Gillian Anderson and Rachael Taylor
There's a crisis on the set of Crisis: Although the NBC drama is filming indoors on this late-January day, the high temperature outside the Chicago set is zero degrees (and with the wind chill, it feels like 30 below). Even inside, it's frosty, and star Gillian Anderson huddles for warmth by wrapping herself in a full-length parka between takes.
As she shoots a scene in which her character, superrich CEO Meg Fitch, consults with her lawyer, she stumbles over a phrase. "This is unbelievable," she says of the weather. "It's shocking."
The polar vortex has forced series creator Rand Ravich (Life) to make some on-the-fly adjustments to his story about a group of D.C. teens — including Fitch's daughter and the son of the U.S. president — who get kidnapped during a field trip in sunny September. "It makes you want to write and shoot indoor scenes," he says of the cold. "But that gets very claustrophobic, especially on an action show. We need to go outside, and it's been difficult."
That's not the only obstacle the showrunner has faced. Midway through filming the complicated and fast-paced thriller's 13-episode first season, production was temporarily shut down so the writers could tweak the storylines. "Serialized television is very difficult to conceive," says Ravich. "The network was very gracious in allowing us an extra two weeks to take a beat and decide where we wanted to go."
When word of the unplanned hiatus hit the Internet, "it literally sounded like there was a crisis going on," says Dermot Mulroney, who costars as Francis Gibson, a class-parent chaperone who's not as innocuous as he first appears. "But it wasn't real. It was just a story for the sake of a story — the snoops would rather talk about a TV show that's having problems than one like ours that's running smoothly."
The challenge has been finding the right balance between a Law & Order-ish procedural with a resolution to each episode and a 24-esque serial featuring weekly cliffhangers. "As much as possible," Ravich says, "we have a story you can enjoy from beginning to end in every episode while you're going along for the serialized ride."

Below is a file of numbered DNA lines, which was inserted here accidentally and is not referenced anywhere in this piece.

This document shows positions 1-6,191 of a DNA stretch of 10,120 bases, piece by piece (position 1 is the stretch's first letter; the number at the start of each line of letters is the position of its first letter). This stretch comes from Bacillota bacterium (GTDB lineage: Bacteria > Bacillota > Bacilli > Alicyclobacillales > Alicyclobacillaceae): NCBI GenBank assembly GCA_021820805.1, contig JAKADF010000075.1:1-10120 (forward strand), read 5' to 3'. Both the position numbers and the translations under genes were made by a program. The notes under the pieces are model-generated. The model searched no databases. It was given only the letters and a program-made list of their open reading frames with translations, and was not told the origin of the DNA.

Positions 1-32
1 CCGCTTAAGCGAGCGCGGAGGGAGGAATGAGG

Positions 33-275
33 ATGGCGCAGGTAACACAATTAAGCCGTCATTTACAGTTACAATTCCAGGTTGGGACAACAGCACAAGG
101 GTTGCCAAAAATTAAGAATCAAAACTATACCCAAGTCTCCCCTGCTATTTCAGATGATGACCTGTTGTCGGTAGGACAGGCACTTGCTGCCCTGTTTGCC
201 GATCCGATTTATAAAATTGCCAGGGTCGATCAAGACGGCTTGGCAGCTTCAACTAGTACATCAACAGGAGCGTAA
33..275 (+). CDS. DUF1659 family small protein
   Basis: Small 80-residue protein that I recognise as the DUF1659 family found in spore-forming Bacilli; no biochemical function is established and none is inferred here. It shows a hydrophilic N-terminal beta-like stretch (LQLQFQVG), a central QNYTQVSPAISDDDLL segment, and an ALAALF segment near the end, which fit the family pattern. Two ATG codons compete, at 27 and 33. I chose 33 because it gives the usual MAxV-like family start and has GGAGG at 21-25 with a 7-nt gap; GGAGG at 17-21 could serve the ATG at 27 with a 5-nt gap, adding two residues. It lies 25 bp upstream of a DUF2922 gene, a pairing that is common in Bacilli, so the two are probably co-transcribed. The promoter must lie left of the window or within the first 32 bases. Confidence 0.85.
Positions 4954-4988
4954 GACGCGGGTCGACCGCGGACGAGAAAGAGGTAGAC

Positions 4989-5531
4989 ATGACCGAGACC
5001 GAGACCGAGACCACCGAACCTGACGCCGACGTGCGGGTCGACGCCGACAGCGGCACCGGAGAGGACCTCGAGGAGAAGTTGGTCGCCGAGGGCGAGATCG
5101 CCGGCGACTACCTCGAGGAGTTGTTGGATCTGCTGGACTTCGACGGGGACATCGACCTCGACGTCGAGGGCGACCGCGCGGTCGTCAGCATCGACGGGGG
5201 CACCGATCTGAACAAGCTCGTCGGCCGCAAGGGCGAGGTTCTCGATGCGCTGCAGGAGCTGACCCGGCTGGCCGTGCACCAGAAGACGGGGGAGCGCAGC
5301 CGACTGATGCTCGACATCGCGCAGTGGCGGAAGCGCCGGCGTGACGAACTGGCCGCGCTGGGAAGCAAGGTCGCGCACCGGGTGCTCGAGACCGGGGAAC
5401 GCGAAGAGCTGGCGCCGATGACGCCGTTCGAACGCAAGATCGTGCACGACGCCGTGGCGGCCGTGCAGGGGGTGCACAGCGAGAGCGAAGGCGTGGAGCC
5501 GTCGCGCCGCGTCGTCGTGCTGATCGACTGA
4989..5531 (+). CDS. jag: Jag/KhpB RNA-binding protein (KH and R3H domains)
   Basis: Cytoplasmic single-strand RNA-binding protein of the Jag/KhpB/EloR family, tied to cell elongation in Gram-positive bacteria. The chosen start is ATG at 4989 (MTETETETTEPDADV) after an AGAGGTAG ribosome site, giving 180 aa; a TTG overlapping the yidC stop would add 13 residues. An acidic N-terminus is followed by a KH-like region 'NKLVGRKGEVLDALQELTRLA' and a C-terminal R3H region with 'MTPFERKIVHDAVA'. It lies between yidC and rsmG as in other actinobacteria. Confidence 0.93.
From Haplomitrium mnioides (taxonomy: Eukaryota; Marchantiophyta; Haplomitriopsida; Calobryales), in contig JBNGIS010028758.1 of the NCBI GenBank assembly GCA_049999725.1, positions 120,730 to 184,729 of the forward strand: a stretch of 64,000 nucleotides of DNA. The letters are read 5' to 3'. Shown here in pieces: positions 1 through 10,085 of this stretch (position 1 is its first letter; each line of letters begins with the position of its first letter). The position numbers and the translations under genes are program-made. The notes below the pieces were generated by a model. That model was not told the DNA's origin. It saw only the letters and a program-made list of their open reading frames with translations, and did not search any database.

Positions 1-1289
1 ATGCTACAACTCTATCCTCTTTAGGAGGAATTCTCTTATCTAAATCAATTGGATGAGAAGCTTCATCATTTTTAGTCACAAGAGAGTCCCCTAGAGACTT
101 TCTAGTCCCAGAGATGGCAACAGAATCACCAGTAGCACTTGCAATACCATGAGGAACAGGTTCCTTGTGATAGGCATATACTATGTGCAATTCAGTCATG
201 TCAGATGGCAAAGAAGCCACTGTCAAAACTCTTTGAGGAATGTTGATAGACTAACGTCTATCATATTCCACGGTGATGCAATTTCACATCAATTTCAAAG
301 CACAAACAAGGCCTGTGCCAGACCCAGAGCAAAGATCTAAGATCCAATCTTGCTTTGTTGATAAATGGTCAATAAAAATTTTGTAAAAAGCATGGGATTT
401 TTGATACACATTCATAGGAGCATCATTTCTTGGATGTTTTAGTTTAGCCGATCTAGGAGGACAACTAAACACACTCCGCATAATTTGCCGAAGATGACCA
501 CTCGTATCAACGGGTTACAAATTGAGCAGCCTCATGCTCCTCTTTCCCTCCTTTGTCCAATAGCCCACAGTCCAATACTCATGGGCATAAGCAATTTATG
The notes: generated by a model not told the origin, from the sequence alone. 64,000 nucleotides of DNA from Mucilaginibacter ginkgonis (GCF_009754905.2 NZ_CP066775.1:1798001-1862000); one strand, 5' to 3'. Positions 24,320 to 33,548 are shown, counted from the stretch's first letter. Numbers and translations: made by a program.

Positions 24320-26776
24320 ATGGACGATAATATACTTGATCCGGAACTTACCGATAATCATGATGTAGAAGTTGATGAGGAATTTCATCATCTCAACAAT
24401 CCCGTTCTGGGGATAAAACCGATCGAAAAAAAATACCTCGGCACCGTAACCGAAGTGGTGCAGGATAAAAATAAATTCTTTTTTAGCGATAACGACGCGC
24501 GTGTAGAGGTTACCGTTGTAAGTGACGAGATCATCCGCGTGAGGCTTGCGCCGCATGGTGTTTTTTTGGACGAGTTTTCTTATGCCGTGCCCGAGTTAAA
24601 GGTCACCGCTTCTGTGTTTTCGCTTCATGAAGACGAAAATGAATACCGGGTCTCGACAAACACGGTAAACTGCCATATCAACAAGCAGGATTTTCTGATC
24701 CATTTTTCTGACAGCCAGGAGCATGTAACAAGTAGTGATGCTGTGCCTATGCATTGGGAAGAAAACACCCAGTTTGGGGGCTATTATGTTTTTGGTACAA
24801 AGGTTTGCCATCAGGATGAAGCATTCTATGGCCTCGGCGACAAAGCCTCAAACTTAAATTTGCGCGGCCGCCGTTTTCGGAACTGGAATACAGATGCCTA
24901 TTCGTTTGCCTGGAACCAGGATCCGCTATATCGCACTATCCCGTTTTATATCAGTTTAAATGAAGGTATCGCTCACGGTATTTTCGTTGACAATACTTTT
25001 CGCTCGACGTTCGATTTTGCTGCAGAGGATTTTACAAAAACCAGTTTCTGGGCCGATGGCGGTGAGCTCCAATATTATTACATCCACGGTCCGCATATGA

That high-octane formula has fueled NBC's freshman hit The Blacklist, and the Crisis cast and crew have taken notice. "We've watched them be successful out of the gate," says Rachael Taylor, who plays Fitch's FBI-agent sister. "And it's taught us the temperature we should be at."
If all goes according to plan, Crisis will help the network keep heating up its ratings. "I like how NBC is manning up," says Mulroney, citing shows like Hannibal and Believe as well as The Blacklist. "Suddenly, in less than a season, they've really turned up the volume on how they're approaching their dramas."
Everyone involved hopes Crisis's virtually real-time storytelling will dovetail with the changing ways viewers are consuming TV in the age of DVRs and streaming services. "My feeling is this is a good show to binge-watch," Taylor says. "And that's how I watch TV these days — I binge it, hard."
Anderson, who's been bingeing on Breaking Bad with her 19-year-old daughter, Piper, says the quality of Crisis's scripts convinced her to sign on for her first regular U.S. series role since The X-Files. "It's such a smart and intense story," she says. "It felt like something I hadn't entirely done before."
In addition to her recurring gig as the titular cannibal's shrink on Hannibal, Anderson stars in the British drama The Fall (available in the U.S. on Netflix) as a Scotland Yard detective tracking a serial killer. She's been jetting back and forth between the U.K. — where she lives with sons Oscar, 7, and Felix, 5 — and Chicago. "On the whole, it's worked out remarkably well," she says. "Gratefully, their father [ex-boyfriend Mark Griffiths] is a very good, hands-on dad."
For Mulroney, the chance to play a complex character like Gibson inspired him to take on his first-ever weekly television role. "I've been looking for a good show for a couple of years, to be quite honest," says the August: Osage County costar, who was set to headline NBC's ill-fated Rockford Files reboot in 2010. "I felt like there was great potential in Crisis's first episode, and they've more than delivered."
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